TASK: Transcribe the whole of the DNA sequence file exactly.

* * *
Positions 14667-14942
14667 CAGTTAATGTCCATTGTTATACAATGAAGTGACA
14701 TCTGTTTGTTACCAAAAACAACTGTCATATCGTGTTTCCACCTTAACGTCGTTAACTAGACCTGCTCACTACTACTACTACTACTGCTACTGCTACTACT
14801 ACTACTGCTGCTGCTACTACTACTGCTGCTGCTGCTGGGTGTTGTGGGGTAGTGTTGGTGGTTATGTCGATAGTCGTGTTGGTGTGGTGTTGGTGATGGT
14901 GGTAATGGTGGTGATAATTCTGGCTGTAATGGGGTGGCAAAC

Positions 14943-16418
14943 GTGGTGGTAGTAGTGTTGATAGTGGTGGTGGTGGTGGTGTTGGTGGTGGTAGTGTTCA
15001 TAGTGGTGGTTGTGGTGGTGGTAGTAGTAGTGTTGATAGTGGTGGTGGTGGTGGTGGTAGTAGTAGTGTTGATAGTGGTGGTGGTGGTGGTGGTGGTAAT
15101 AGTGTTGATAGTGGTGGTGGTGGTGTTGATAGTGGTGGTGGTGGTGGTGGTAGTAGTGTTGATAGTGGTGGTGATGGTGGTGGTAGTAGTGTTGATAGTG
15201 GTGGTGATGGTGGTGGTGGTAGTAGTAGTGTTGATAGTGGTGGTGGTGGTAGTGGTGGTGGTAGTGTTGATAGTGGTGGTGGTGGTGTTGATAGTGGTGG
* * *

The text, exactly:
Positions 14667-14942
14667 CAGTTAATGTCCATTGTTATACAATGAAGTGACA
14701 TCTGTTTGTTACCAAAAACAACTGTCATATCGTGTTTCCACCTTAACGTCGTTAACTAGACCTGCTCACTACTACTACTACTACTGCTACTGCTACTACT
14801 ACTACTGCTGCTGCTACTACTACTGCTGCTGCTGCTGGGTGTTGTGGGGTAGTGTTGGTGGTTATGTCGATAGTCGTGTTGGTGTGGTGTTGGTGATGGT
14901 GGTAATGGTGGTGATAATTCTGGCTGTAATGGGGTGGCAAAC

Positions 14943-16418
14943 GTGGTGGTAGTAGTGTTGATAGTGGTGGTGGTGGTGGTGTTGGTGGTGGTAGTGTTCA
15001 TAGTGGTGGTTGTGGTGGTGGTAGTAGTAGTGTTGATAGTGGTGGTGGTGGTGGTGGTAGTAGTAGTGTTGATAGTGGTGGTGGTGGTGGTGGTGGTAAT
15101 AGTGTTGATAGTGGTGGTGGTGGTGTTGATAGTGGTGGTGGTGGTGGTGGTAGTAGTGTTGATAGTGGTGGTGATGGTGGTGGTAGTAGTGTTGATAGTG
15201 GTGGTGATGGTGGTGGTGGTAGTAGTAGTGTTGATAGTGGTGGTGGTGGTAGTGGTGGTGGTAGTGTTGATAGTGGTGGTGGTGGTGTTGATAGTGGTGG